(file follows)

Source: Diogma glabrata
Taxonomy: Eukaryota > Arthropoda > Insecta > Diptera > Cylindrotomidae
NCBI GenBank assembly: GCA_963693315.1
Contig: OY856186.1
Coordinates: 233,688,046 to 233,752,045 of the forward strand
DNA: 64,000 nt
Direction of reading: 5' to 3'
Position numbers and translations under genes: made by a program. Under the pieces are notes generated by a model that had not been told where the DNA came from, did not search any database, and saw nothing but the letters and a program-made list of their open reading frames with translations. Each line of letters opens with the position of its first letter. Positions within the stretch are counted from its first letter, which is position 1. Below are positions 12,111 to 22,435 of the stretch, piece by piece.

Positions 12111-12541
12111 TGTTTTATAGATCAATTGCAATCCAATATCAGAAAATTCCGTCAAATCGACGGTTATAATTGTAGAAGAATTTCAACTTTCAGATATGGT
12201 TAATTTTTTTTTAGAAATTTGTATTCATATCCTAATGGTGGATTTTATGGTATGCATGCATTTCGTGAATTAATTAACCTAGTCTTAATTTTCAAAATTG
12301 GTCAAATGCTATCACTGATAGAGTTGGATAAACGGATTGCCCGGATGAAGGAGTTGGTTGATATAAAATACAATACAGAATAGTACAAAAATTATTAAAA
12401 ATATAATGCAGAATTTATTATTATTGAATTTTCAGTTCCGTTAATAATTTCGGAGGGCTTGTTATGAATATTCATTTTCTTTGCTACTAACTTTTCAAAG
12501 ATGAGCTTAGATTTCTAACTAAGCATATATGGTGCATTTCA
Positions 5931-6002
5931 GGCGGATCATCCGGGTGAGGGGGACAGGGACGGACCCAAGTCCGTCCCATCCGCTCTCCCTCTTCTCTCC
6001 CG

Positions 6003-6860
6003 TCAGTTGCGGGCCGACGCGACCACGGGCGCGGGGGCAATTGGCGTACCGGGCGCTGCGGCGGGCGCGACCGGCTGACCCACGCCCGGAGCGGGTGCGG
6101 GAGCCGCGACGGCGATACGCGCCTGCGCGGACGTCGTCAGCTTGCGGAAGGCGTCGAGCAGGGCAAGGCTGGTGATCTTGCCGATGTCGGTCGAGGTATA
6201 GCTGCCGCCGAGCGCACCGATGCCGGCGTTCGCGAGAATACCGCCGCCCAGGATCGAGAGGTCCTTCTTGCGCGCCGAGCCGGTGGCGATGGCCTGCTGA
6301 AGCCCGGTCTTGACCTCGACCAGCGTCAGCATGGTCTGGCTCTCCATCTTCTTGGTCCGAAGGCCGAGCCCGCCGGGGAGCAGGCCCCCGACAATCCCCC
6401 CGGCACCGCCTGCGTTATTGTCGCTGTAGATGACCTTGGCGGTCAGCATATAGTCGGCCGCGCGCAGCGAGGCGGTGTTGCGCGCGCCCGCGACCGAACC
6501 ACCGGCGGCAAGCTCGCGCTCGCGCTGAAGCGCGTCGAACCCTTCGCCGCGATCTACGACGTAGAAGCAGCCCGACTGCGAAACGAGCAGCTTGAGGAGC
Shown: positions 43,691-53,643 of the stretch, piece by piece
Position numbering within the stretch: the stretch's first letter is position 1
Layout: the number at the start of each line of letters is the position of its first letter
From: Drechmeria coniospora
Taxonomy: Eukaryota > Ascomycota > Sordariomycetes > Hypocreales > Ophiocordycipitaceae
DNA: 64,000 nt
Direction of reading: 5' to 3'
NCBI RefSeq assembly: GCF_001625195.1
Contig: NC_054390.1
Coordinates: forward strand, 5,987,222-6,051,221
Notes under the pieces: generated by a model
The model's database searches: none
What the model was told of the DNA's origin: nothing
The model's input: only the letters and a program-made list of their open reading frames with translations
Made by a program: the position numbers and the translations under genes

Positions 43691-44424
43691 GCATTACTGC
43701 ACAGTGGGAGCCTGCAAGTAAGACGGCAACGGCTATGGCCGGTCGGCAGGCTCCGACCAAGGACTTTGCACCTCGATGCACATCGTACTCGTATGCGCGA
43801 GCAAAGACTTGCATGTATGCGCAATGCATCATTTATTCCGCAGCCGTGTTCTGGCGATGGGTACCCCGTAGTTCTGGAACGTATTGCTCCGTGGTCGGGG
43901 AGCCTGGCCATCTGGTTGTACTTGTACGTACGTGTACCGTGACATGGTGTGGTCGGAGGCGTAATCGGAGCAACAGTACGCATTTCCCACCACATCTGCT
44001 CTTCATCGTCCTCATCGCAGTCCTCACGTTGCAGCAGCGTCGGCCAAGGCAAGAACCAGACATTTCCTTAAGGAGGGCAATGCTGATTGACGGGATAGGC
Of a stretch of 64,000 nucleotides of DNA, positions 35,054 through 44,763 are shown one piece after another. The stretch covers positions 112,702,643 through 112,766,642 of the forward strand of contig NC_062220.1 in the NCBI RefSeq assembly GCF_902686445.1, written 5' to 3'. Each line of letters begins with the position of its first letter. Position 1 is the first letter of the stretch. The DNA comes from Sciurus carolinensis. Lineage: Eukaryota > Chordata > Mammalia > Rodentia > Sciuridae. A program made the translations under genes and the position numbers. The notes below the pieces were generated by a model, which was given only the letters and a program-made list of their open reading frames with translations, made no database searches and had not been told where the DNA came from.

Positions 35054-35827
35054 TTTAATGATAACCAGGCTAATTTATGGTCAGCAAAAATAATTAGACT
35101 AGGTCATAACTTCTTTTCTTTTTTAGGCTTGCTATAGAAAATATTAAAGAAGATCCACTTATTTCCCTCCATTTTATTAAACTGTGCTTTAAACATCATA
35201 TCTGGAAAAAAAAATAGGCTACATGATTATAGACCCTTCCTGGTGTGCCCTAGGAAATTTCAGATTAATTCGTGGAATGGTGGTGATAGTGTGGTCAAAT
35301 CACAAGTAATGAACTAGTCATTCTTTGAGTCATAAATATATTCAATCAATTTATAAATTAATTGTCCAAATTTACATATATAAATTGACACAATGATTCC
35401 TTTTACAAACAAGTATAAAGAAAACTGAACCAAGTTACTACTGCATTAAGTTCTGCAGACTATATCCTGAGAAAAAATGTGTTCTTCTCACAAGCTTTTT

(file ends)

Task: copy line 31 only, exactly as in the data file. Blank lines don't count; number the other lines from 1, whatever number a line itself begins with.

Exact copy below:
Direction of reading: 5' to 3'